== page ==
How did Hip Hop Become a Popular Music Genre?



We have explored the beginnings of various music genres and it has been hard to pinpoint the exact start. Most music genres began as a cultural movement, with different musicians from various places adding their style and creativity to a genre. Hip hop, which has grown into a popular international music genre is no different. It too has grown from cultural influences. But when it comes to hip hop, you can actually point to a specific place for its birth. How did hip-hop become a popular music genre worldwide?


The conditions that birthed hip-hop


Hip hop emerged from the Bronx in New York City in the 1970s. The city’s economy was faltering thanks to the decline of the manufacturing industry. Most of the white middle-class shifted to the suburbs to avoid the economic challenges. African-Americans, Puerto Ricans and Caribbean communities who stayed on suffered the consequences that saw rising crime rates, gang violence and poverty.


Many businesses shut down including entertainment joints. To express their frustrations and despair, urban youths turned to graffiti art and street recreation. Block parties emerged and laid the groundwork for the birth of hip hop.


How it all began


On 11 August 1973, DJ Kool Herc, a Jamaican immigrant, began performing in the Bronx when he and his sister hosted the “Back to School” jam in their apartment. He played with not one, but two turntables in an attempt to bring out the percussive ‘breaks’ in popular funk and soul influenced by Jamaican dub music. The breakbeat turntablism soon became influential and was the most anticipated part of a song where people danced the most. It also influenced rapping and breakdancing.


Herc named the people who danced to his music B-Boys and B-Girls, in short for Break-Boys and Break-Girls. He also developed the rhythmic spoken delivery of rhymes and wordplay performed by MCs. He spoke in rhythm and rhyme over instrumental parts of the songs to get the crowd hyped.

Influential contributors to hip hop


Besides Herc, there were other influential hip-hop figures from New York City. Afrika Bambaataa was a pioneering DJ who organised block parties in the Bronx in the late 70s. Through his Universal Zulu Nation, he guided the city’s youth by introducing them to DJing, breakdancing, rapping and visual arts to guide them away from violence and drugs.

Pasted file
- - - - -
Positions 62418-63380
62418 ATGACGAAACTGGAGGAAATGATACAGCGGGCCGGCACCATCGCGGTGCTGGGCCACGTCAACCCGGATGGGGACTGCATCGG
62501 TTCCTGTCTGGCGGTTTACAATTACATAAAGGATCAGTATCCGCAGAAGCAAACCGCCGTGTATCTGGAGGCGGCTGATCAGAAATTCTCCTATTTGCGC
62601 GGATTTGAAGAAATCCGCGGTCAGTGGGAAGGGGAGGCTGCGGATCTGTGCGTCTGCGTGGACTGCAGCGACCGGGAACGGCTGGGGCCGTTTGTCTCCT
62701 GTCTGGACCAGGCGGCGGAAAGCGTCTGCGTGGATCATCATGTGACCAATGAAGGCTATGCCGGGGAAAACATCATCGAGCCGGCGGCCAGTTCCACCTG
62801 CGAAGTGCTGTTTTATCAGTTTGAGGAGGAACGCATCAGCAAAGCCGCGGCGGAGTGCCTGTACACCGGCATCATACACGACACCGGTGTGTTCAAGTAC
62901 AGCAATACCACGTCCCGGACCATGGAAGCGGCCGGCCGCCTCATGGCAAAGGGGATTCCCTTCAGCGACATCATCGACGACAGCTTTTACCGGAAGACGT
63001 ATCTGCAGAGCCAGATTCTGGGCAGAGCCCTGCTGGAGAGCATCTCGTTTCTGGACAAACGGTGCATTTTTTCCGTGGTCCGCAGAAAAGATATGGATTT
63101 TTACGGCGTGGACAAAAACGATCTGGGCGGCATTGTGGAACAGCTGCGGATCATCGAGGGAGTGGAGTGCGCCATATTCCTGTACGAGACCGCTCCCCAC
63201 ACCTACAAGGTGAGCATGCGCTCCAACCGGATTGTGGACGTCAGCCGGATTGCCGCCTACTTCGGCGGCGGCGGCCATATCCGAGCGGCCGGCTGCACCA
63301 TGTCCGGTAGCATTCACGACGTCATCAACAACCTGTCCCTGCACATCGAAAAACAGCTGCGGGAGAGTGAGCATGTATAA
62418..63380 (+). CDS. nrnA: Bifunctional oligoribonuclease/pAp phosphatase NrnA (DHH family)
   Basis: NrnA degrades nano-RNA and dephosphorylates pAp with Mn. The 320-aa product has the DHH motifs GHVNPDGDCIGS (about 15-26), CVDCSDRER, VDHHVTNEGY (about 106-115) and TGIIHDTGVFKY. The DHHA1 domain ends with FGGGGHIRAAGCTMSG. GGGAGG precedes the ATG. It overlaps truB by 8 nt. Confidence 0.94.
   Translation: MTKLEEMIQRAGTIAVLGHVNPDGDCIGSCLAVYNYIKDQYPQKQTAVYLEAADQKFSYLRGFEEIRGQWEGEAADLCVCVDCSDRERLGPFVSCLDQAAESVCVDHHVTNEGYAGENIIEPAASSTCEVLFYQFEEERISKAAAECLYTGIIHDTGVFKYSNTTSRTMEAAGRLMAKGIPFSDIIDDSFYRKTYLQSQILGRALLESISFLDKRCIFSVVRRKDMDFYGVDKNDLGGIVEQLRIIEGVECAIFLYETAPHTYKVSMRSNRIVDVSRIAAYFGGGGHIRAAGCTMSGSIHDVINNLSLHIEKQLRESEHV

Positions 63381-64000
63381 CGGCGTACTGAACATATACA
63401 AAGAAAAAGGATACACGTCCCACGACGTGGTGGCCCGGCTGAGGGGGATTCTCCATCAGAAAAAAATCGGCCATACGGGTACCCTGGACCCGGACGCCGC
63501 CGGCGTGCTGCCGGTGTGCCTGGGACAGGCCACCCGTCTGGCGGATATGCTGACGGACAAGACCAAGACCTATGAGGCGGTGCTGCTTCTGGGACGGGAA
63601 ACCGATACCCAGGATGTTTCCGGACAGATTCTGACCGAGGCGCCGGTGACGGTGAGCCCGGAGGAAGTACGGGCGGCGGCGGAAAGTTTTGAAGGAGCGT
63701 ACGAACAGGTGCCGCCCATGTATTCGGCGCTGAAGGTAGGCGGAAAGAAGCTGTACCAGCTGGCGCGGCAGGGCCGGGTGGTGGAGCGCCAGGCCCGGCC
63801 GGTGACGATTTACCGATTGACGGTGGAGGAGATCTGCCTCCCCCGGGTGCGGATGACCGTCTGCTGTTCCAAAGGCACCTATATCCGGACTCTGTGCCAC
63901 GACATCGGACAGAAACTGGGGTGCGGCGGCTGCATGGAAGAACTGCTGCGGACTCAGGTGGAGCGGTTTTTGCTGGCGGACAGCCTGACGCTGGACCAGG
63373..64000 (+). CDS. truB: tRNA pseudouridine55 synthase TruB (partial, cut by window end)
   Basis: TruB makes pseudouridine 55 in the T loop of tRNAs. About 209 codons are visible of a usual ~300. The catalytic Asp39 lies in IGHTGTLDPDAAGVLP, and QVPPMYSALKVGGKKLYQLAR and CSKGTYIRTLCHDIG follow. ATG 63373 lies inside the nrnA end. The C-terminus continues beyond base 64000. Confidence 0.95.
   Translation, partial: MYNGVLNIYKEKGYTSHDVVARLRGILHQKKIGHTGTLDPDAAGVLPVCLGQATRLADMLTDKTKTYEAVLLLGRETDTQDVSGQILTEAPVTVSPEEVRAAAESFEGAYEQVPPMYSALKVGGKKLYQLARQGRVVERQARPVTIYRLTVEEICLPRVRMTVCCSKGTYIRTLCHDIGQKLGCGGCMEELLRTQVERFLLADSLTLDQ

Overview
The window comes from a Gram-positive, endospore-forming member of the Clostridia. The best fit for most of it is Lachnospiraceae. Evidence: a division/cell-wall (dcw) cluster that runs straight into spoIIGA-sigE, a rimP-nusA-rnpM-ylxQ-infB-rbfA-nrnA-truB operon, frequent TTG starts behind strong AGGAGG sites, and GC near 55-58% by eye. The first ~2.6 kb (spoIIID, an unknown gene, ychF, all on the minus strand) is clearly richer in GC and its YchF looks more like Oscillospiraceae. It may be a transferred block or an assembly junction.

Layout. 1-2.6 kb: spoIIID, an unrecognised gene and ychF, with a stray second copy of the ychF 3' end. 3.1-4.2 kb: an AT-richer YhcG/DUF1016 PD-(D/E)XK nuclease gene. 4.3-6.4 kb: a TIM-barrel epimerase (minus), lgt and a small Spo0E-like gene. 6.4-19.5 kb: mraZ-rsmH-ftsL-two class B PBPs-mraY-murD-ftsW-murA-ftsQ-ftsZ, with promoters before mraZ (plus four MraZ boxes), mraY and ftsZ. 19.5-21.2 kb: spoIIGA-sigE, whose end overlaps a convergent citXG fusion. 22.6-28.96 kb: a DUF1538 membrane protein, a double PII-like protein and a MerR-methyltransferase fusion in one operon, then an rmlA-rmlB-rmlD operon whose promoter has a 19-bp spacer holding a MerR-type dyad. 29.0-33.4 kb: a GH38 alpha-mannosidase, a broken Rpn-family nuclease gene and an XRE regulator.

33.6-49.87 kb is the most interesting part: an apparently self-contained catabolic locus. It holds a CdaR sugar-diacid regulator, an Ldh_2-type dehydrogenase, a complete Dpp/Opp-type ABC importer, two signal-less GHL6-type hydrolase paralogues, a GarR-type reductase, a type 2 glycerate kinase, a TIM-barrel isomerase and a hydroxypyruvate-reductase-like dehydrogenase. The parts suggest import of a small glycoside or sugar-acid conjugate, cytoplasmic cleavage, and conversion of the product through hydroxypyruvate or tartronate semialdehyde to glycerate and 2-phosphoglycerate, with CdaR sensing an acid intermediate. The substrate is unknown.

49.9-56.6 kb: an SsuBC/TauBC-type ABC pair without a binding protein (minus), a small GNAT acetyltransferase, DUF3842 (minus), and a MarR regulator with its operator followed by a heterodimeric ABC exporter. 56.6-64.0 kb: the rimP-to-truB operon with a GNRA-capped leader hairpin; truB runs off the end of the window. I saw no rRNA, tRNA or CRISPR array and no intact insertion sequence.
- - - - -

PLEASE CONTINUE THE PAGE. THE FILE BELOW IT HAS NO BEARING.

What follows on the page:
Another noteworthy innovative DJ from the Bronx was Grandmaster Flash. He was the first to manipulate records in a forward and backward motion and invented techniques such as backspin, cutting, punch phrasing and scratching. He also created the Grandmaster Flash and the Furious Five and the group is one of the most influential hip-hop acts.


Hip-hop’s golden age


By the 1980s, hip hop was in ascendence. The sound has spread beyond New York and was played in clubs across North America. Roland released the TR-808, a programmable drum machine that helped to create the genre’s signature sound. Sampling became another key technique as no copyright law existed to protect music from being sampled. DJs sampled music from jazz, and rock to funk without legal troubles.


The early rhythmic chants progressed into metaphorical lyrics and explored a wide range of subjects. Artists began to perform the lyrics over more complex, multi-layered instrumental arrangements. New school rappers such as Run DMC, who fused rap with hard rock took rap into the top ten charts. It catapulted rap further into the mainstream. Other hip-hop innovators included L.L. Cool J, Public Enemy, the Beastie Boys and many more.


Original hip-hop sounds


Hip hop and rap relied heavily on sampled music up to the early 1990s. Unhappy about having other artists cash in on their work, original copyright owners wanted compensation. Soon, copyright enforcement laws were passed that required artists to clear all samples to avoid lawsuits. But it was expensive to clear samples.


As a result, hip hop took a new direction and producers decided to create their own original sounds than rely on samples. As a result, hip hop lost its jazz and soul influences but produced musicians such as Dr Dre., Snoop Dog, the Notorious B.I.G., Nas and Jay-Z. By the end of the decade, hip hop became an integral part of popular music.


Want to learn how to play hip hop? You can learn music rhythms from drumming by signing up for our trial class at Ritmo Music Studio, located near Chinatown MRT.


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